Our reporting relies on your support. Contribute today! 

Help us reach our goal of $250,000. The countdown is on!

Friday, March 31, 2006 | The secrets started at the time former Superintendent Alan Bersin was hired.

In order to avoid having expenses like alcohol, fine dining, and excessive signing bonuses for his minions out of the scrutiny of the School Board and the public, he established the “Superintendents Fund.” The fund amounted to nearly a half a million dollars, over which he had exclusive control.

Some of the expenses were for “outside the salary schedule” signing bonuses for a corporate spin doctor, and cross country weekly trips and expensive Coronado housing for the still infamous Tony Alvarado. The school board had no say in the expenditures, and the money was not in the school budget, so it was out of sight of the media.

Some of the people giving money to the fund insisted on anonymity, and do so to this day. In fact, the San Diego Foundation which was the 501c3 shelter for the fund still refuses to make all the donations public information.

Was there a person buying Bersin’s influence, or was it given with no strings so Bersin could buy influence? To date, no one knows.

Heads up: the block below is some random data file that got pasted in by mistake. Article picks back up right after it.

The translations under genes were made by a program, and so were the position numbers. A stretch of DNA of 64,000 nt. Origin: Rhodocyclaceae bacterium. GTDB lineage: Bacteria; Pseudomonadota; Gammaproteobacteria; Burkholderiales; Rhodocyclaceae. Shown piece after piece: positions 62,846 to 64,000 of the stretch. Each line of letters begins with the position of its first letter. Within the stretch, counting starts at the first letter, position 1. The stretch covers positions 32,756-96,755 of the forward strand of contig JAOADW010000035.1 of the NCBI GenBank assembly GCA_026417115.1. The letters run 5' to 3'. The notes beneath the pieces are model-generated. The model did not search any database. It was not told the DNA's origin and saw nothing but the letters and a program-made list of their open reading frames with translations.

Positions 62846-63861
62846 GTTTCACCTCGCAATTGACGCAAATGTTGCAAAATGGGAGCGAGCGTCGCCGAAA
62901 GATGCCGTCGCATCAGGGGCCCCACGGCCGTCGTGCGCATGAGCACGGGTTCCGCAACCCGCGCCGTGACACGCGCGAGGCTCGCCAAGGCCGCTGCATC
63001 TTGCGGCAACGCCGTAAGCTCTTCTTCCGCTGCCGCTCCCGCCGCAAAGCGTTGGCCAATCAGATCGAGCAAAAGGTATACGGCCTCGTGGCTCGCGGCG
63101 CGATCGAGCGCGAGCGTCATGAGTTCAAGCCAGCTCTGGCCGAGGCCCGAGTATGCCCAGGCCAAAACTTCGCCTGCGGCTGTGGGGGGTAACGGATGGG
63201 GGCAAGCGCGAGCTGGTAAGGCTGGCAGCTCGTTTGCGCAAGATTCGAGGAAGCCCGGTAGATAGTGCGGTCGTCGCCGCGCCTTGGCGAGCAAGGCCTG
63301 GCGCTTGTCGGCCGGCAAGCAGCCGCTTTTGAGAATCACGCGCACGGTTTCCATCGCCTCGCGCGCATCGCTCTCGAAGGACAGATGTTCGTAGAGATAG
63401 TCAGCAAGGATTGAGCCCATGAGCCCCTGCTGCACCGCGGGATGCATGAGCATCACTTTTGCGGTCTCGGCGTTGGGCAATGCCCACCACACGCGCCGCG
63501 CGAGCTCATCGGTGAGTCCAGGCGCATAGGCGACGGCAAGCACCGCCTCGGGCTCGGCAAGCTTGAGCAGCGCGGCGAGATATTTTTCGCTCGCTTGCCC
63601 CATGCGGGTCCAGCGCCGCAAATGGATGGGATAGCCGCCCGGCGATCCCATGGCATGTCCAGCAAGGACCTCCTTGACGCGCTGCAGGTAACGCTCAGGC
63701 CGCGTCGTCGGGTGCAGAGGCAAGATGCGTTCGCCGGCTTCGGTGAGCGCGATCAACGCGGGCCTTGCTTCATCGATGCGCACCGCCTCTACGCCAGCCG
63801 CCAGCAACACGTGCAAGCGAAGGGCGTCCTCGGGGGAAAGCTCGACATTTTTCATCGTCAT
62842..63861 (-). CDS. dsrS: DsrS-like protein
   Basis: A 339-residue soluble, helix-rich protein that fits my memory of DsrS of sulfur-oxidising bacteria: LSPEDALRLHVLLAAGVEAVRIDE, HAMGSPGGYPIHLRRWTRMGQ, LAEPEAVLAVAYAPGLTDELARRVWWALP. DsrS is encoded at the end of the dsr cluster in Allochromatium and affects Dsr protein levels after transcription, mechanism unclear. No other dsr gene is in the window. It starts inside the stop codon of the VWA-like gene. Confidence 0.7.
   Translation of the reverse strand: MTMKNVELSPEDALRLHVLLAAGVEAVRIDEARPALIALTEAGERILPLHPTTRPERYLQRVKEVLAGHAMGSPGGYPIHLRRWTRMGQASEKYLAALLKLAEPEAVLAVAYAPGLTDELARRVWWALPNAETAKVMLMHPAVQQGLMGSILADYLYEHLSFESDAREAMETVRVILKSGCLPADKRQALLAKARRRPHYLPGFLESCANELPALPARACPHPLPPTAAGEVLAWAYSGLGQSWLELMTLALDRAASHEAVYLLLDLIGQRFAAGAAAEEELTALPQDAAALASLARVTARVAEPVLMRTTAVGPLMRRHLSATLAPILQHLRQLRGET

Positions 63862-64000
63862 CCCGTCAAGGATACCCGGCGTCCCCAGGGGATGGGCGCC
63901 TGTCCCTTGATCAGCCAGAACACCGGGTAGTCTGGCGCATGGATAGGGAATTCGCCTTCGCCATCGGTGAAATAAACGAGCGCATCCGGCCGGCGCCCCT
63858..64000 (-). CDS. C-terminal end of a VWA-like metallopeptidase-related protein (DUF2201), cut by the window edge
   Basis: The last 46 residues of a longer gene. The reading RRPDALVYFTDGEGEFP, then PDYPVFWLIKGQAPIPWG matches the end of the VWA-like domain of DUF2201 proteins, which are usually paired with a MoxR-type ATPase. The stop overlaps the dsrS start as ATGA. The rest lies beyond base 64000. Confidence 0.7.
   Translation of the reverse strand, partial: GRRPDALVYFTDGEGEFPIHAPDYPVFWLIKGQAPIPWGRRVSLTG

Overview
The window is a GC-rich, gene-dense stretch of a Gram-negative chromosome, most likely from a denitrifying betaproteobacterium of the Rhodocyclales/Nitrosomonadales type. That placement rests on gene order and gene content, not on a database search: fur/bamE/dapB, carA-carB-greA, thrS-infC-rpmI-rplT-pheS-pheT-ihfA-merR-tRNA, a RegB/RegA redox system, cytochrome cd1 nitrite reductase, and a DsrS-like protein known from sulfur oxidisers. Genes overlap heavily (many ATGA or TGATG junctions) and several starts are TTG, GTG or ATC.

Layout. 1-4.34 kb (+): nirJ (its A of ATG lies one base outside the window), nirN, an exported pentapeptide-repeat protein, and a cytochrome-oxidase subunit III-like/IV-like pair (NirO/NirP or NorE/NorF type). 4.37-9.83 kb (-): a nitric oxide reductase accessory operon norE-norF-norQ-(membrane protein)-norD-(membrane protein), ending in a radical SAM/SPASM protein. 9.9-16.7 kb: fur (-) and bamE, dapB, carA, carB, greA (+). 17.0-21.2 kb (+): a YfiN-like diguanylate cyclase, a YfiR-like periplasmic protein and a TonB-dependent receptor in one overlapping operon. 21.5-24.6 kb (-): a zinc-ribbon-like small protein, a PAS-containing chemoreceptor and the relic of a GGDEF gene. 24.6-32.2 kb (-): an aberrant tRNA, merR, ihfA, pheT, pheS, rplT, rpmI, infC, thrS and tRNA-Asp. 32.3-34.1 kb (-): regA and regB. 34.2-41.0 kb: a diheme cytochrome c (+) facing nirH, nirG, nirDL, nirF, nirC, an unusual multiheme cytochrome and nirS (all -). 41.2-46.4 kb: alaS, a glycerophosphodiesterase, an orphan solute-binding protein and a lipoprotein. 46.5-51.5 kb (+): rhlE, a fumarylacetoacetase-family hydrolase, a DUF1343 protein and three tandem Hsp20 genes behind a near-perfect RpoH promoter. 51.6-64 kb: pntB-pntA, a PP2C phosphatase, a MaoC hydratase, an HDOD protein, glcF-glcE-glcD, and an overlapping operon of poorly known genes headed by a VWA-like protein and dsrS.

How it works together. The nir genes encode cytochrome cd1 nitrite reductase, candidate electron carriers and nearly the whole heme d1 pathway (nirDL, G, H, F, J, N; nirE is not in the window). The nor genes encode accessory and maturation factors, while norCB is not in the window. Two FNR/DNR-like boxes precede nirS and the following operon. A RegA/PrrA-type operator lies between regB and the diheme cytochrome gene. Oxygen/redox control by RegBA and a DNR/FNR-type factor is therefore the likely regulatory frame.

Could it be that a publisher was one of the unidentified donors?

There were also questions about the tax exempt fund and if the expenses were reported appropriately and fit the fund description under IRS rules. We hired an attorney with appropriate expertise to engage Mr. Bersin about the expenses. The result was a refusal to provide them, and the claim of a “witch hunt.” Instead, he claims he provided them to a newspaper. I would hope they would release them publicly as well.

The question of whether it should be released before the agencies with jurisdiction see the documents is something that the school board must consider. So far, we have agreed (3-2) to give the documents to the FPPC because of reporting questions, to the IRS because of donor tax exemption questions, 1099 reports for cash bonuses, as well as definitions of “appropriate” educational expenditures.

We also maintain that the entire document should be reviewed by the State Attorney General for California Code violations if any. Once the document is in their hands, I personally want to move on to the proper education of San Diego children which is what I was elected to do.

John de Beck is a member of the Board of Education for San Diego City Schools.

Leave a comment

Your email address will not be published. Required fields are marked *

This site uses Akismet to reduce spam. Learn how your comment data is processed.